Without warning, the skin on the back of Adam's neck ripped open and the light from the forest danced in, a maniacal orgy of rage saturating his every organ, quenching his body's thirst like a lone well in the Sahara. He opened his mouth and a cannonball of sound launched into the air. Tommy Keeler tipped his head and smirked, subtly approving Adam's transformation. Bits of malice raced across Keeler's smug mouth, scenes from a nightmarish movie he'd been filming for a decade. Adam's hands became metal hammers, blunt, unaware, seeking destruction. He lifted them up and shot himself at the bully like bottle rocket, aimless, explosive.
What followed was the beautiful and grotesque storm of justice. Tommy Keeler's arrogant, ever-sneering face split into chunks of meat and a spray of red. His lips sailed through the air, still smiling, mouthing the syllables, "A-dumb," and a torrent of blood rained on his compatriots, drenching their grey and blue flannel with crimson splotches. Keeler's hands grabbed at the place his head used to be and his body, flaccid, collapsed to the ground.
Adam tried to shrink away from the carnage, from the gang of toughs who stepped forward to avenge the life of their leader. He wanted to get smaller than he'd ever gotten before, so small he'd be gone forever, so small that the mark of his existence would disappear with him, but he couldn't shrink, he could only step back, he could only watch Tommy Keeler's body writhe and twitch on the ground. He took another step back and nearly stepped on the talking dog, who lay supine on the ground shaking, eyes closed. Adam's watery eyes looked pleadingly at the talking dog, and a solitary tear fell from the boys face, reflecting the solemn grey whisper of the clouds overhead as gravity pulled it down toward the cold, unforgiving earth. The droplet landed on the talking dog's nose, startling him. He saw Adam's face staring at him, asking him for comfort, for help.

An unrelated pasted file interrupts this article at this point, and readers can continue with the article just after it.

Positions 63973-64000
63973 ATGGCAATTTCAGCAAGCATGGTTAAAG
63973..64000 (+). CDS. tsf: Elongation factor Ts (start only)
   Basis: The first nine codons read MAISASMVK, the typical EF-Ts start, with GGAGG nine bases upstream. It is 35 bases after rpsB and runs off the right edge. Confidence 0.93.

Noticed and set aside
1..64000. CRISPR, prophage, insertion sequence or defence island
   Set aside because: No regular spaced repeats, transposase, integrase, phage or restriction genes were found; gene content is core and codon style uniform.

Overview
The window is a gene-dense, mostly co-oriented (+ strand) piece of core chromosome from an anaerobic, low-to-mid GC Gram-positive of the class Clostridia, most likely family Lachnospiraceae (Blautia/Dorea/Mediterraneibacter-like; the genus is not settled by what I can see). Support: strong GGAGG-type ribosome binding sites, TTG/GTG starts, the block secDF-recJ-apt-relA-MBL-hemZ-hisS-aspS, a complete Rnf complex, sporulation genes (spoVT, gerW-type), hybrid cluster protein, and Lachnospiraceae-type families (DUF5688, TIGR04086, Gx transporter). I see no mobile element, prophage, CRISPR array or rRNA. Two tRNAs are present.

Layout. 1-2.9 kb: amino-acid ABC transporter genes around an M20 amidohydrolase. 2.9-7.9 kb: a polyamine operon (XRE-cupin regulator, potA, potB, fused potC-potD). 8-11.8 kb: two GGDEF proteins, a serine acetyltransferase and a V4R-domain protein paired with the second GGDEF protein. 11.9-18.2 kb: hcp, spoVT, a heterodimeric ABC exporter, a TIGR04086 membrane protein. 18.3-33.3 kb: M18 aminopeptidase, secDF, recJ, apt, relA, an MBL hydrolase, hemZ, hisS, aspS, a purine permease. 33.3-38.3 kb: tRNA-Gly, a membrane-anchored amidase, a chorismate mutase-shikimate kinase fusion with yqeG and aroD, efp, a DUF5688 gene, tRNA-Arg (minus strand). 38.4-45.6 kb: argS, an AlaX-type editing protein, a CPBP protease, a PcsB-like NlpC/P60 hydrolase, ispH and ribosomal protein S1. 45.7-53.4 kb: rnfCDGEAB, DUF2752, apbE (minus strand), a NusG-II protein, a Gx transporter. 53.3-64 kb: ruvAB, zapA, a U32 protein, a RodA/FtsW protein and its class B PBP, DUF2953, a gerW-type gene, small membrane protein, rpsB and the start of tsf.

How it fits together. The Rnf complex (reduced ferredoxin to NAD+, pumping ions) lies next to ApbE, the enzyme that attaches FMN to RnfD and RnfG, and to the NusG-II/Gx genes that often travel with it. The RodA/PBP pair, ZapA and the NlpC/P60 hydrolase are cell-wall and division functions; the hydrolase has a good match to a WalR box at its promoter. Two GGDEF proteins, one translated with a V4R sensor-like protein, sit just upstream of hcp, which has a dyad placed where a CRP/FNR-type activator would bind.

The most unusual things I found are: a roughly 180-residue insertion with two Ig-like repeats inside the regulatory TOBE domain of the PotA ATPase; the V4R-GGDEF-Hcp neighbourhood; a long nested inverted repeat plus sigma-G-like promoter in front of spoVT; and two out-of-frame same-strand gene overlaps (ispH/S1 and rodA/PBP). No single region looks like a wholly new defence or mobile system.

"Kid, I'm sorry," the talking dog said quietly through his teeth, "I couldn't, I can't, I'm a pacifist."
"What?" Adam's arms, limp and weak, hung at his sides, lost, apologetic. Two more tears fell from his confused face, landing on the talking dog's nose
"Oh, kid." The talking dog felt Adam's innocent tears seep into his matted fur, but there was little time for sympathy. Jimmy Keyman and the pack of ten-year-old bullies were creeping in, encircling them, "OK, listen, I'm scared too, really scared. Things are gonna be alright, though. You have to trust me." The bullies stealthly pressed forward, "Don't look now, but here they come."
"But wha--" Adam looked at the talking dog and started to sob, "what? What do I do?"
"You'll do what you have to do, what has to happen. Certain things have to happen. It'll be alright. Trust me Adam, trust me." With that, the talking dog sprang up and ran deep into the forest, shouting, "You'll find me later!" as he hustled to safety.
Adam's mind swam off in seven different directions and he started to cry, an uncontrollable river of tears cutting across his face. Jimmy Keyman didn't even hesitate, "What's the matter, crybaby? What's the matter A-dumb?" The other toughs joined in, closed in on Adam and repeated Keyman's question, choking the air around the fragile, skinny kid, squeezing the space away from him, trapping him. Adam could see the light from the forest pulse again, bathe the boys in its essence. He only saw it for an instant before he was tackled by blackness, suffocated at the bottom of a pile of fourth-grade hooligans, bloody, threadbare flannel, and cheap husky jeans.